Enabling the use of a wide range of lignocellulosic feedstocks for the production of fuels, biochemicals, and energy towards commercial applications it is essential to step up from bench scale experiments to pilot scale. Whereas BE-Basic programs so far have developed these concepts at laboratory scale, these are now reaching sufficient maturity to start bench & pilot experimentation. In parallel, the Bioprocess Pilot Facility (BPF) in Delft has upgraded and expanded its infrastructure to include bench and pilot scale pretreatment and hydrolysis equipment for which the BPF staff needs to be trained on meaningful projects to reach the same quality level as currently is the case for the fermentation and downstream processing field.
In parallel projects, inside as well as outside BE-Basic, industry partners have progressed on implementing the first generations of lignocellulosic technologies (DSM/ Poet in USA, DSM in the Brazilian Granbio/Alagoas context, Corbion, KLM/SkyNRG/DAB in various integrated feedstock projects worldwide, etc). The potential feedstocks are widely different on various places worldwide such as woody biomass, residues of grasses and cereals (sugar cane bagasse, corn stover, switch grass) as well as oil crop residues. Much of this has been executed in third party infrastructure, since the BPF facilities were being prepared and upgraded. Now that these are becoming available, further developments of the next generations of lignocellulosic technologies are foreseen centric in the BPF. In the current project, BE-Basic partners, TU Delft, DSM and BPF have now joined forces to develop the BPF Pretreatment and Hydrolysis sections to the same high-quality level as the rest of the BPF-infrastructure and thus enables us to benchmark the BPF performance to other international pilot facilities.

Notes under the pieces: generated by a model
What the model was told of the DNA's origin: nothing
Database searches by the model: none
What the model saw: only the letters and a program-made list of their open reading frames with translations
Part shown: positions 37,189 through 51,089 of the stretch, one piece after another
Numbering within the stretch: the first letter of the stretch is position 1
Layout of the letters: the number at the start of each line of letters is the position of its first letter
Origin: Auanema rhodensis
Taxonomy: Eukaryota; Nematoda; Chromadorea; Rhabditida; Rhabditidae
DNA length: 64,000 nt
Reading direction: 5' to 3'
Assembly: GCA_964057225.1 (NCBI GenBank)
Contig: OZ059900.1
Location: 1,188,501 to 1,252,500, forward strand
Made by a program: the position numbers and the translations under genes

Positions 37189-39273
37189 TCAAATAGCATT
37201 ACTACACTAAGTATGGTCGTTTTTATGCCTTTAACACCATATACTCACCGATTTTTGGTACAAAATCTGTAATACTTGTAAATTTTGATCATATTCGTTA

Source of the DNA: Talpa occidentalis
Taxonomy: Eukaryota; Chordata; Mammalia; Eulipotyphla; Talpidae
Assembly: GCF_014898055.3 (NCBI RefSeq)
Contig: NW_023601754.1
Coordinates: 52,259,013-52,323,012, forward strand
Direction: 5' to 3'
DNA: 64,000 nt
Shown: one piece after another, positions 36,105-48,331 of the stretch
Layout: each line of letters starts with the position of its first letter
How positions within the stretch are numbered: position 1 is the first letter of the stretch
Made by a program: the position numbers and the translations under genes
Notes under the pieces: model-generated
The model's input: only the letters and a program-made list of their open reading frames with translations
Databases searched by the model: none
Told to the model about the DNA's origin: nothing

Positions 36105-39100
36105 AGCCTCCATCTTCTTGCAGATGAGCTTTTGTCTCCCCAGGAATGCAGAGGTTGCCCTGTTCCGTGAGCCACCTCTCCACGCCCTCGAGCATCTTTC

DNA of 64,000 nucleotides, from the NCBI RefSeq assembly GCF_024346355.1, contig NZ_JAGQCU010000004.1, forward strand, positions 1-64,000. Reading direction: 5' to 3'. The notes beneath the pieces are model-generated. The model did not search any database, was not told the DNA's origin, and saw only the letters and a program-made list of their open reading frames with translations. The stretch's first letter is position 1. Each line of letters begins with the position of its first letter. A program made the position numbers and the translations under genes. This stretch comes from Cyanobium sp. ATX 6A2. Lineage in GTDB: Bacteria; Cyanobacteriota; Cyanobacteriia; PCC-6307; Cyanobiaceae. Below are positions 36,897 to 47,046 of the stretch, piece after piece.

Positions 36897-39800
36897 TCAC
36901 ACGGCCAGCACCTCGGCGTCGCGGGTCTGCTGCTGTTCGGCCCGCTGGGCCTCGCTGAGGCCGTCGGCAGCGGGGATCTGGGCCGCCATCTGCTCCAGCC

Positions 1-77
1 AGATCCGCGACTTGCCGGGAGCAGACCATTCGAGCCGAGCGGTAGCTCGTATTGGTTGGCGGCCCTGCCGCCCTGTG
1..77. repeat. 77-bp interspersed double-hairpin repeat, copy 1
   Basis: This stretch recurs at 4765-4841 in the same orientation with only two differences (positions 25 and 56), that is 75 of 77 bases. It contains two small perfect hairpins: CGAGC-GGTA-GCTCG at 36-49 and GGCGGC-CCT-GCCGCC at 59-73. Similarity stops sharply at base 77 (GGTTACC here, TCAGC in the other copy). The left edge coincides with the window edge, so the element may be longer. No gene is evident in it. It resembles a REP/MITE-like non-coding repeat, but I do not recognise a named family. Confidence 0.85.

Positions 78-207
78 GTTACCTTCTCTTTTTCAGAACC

Additionally, it is also important to have a fast bioanalytical methodology to fingerprint and predict the performance and environmental impact of hydrolysate streams on fermentation processes, as well as to bio-detoxify possible inhibitors of fermentation. In Flagship 7 and 8 of BE-Basic, BDS, MLS and VU have developed an array microbial bio-reporters and cocktails of thermostable, bio-detoxifying microbes/enzymes using metagenomics technology that seems extremely promising in both respects in an integral manner. When successful, this could facilitate transfer (and prediction) performance outcomes of pilot facilities worldwide tremendously. This project includes a section to test this methodology on available hydrolysate streams. The TKI 2013-inzet project entails this part within this larger BE-Basic project.
Overall aim and results of this project and inzet project are expected to significantly improve our capacity to efficiently convert various streams of feedstock into biofuels and biochemicals.